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Schools spending more, accomplishing less

Students are back to school this week. Increasingly, educational costs are becoming an increasingly troubling burden to both government and parents. The problem affects elementary and high schools, as well as colleges.

The U.S. ranks fifth in spending per student. Only Austria, Luxembourg, Norway, and Switzerland spend more per student. Despite all that spending, the results are disappointing. Recently, an Atlantic Magazine study noted that despite that, American students ranked 26th out of the 34 ranked countries in math.

The argument made by many that increased spending leads to better results has been repeatedly discredited.

A 2011 Fox News study noted that “A 2009 comparison between public and Catholic school SAT scores show that public school students had an overall average of 496 points on the critical reading portion of the test while Catholic school students scored 533 points on the same portion. Catholic school students outscored their public school counterparts by an average of 23 points…what makes the numbers more impressive is that Catholic high schools spend more than $2,000 less per student than public schools.”

There are a number of reasons for these increased costs accompanied by poor results. Demands for increased salaries and larger staffs is one factor. In fact, the growth in education staffing has outpaced student enrollment. But it would be incorrect to assume that those increased dollars are going solely to teachers. A heritage/Fordham study reported by the Daily Signal found that non-teaching staff comprise 50% of all staff in school districts, and, indeed, teachers comprise only half of all education jobs.

The spending spree extends to colleges, as well. According to the Huffington Post, “The inflation-adjusted price for undergraduate tuition, room, and board at public institutions rose 42 percent between the 2000-2001 academic year and 2010-2011, according to federal data. When comparing the inflation-adjusted price for 2010-2011 to the cost in 1980-1981, the cost has almost doubled. … The recession only further fueled the rising costs — with prices in some cases jumping by as much as 40 percent in a year.” Similar to grammar and high schools, some of that increase in spending results from the growth in non-teaching staff. Those non teachers aren’t practical positions such as janitors or maintenance men. They include lavishly paid bureaucrats whose salaries can range into the quarter-million dollar range.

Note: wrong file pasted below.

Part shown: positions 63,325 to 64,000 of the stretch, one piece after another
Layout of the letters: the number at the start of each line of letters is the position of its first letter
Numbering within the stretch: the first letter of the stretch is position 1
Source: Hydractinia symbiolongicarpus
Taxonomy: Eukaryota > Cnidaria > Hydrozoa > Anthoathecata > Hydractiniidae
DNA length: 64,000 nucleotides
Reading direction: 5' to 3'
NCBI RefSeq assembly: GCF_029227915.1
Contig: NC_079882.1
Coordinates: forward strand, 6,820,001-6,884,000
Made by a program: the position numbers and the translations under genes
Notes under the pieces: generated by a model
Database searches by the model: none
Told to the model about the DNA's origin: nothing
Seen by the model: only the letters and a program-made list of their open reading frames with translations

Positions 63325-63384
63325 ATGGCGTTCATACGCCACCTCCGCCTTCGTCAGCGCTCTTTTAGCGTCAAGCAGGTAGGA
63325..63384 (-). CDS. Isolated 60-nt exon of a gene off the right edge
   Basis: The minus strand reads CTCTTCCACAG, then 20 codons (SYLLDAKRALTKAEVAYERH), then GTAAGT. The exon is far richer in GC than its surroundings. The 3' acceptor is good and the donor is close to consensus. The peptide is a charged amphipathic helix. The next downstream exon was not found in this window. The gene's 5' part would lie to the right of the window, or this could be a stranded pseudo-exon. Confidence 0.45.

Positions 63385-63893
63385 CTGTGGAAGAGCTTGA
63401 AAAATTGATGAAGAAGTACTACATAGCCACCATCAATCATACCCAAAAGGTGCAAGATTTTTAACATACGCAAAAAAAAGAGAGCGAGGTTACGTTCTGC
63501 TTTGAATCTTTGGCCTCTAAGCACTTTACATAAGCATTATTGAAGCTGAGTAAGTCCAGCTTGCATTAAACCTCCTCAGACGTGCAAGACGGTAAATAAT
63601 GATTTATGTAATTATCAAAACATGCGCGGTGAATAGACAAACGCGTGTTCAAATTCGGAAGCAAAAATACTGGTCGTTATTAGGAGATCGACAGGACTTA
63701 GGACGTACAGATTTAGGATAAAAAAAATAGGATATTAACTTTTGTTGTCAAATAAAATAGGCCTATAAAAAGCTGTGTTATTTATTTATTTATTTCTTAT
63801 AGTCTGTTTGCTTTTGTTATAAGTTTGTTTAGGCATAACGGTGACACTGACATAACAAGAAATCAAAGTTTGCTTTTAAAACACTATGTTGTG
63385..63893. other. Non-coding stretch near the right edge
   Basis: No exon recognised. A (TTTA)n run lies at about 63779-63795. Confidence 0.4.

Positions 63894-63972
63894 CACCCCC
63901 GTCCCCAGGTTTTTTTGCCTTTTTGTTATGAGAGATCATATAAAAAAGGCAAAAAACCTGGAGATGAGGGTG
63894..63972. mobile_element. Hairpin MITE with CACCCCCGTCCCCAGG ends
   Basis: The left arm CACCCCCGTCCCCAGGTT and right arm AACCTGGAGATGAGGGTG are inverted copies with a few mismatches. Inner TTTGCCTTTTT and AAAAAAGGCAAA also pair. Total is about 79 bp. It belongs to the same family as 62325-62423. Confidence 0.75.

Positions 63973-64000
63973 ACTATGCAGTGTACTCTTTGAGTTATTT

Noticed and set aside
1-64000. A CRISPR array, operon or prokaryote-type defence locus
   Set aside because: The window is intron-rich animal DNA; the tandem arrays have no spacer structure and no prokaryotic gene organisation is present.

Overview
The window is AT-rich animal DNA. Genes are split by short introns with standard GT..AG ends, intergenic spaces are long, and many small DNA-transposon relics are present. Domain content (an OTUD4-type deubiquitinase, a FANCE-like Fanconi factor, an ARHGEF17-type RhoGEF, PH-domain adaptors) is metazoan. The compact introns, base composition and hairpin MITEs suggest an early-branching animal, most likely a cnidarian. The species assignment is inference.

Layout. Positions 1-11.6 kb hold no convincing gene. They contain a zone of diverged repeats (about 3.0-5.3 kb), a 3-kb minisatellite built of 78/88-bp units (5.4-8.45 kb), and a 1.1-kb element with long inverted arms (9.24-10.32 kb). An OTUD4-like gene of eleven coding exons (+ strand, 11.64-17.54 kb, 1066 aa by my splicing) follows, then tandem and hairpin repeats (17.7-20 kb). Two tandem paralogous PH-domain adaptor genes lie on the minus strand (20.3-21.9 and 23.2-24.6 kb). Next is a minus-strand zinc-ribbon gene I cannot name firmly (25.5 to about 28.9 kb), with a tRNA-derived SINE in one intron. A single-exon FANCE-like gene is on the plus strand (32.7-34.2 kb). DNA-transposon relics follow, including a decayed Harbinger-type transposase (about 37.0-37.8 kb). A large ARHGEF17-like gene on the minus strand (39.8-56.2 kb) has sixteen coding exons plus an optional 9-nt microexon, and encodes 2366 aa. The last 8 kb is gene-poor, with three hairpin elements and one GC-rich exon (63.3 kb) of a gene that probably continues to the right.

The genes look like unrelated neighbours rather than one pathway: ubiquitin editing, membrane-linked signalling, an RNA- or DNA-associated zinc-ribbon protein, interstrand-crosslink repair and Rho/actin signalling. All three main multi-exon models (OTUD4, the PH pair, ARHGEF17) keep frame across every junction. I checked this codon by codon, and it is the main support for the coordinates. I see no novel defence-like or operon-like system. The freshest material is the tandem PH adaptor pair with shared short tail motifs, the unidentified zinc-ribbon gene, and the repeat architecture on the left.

A 2012 Bloomberg news study found that In the past decade, the number of administrative employees jumped 54 percent, almost eight times the growth of tenured and tenure-track faculty.

A Forbes study also lays blame on lenders, particularly the U.S. Department of Education, who have made significant profits on loans provided to students seeking to pay high tuition rates. Since these loans have none of the traditional consumer protections and can’t be discharged in bankruptcy, there have many defaults for which the Education Department recovers $1.22 for every dollar paid out in default claims. According to the Forbes study, “This is a critical, unambiguous link that is never pointed out, but which is key…to explaining the rampant inflation we have seen in academia over the years. Congress and the President should be demanding to know why key personnel at the Department so badly neglected to fulfill their duties, and take a hard, hard look at the corporate culture that has enabled this sort of gross neglect of basic functions…”

A new expense factor has been added to this already difficult problem. The costs of educating the numerous illegal alien youngsters who recently crossed America’s southern border has been estimated to top $700 million, straining the taxpayers even further. That figure may well be an underestimate. These youth will have special needs relating to language skills, psychological and physical health problems, and, for the older members of the group, gang-related challenges as well.

Frank Vernuccio is editor-in-chief of the New York Analysis of Policy & Government at & the author/voice of the syndicated radio feature Minute Report for America.

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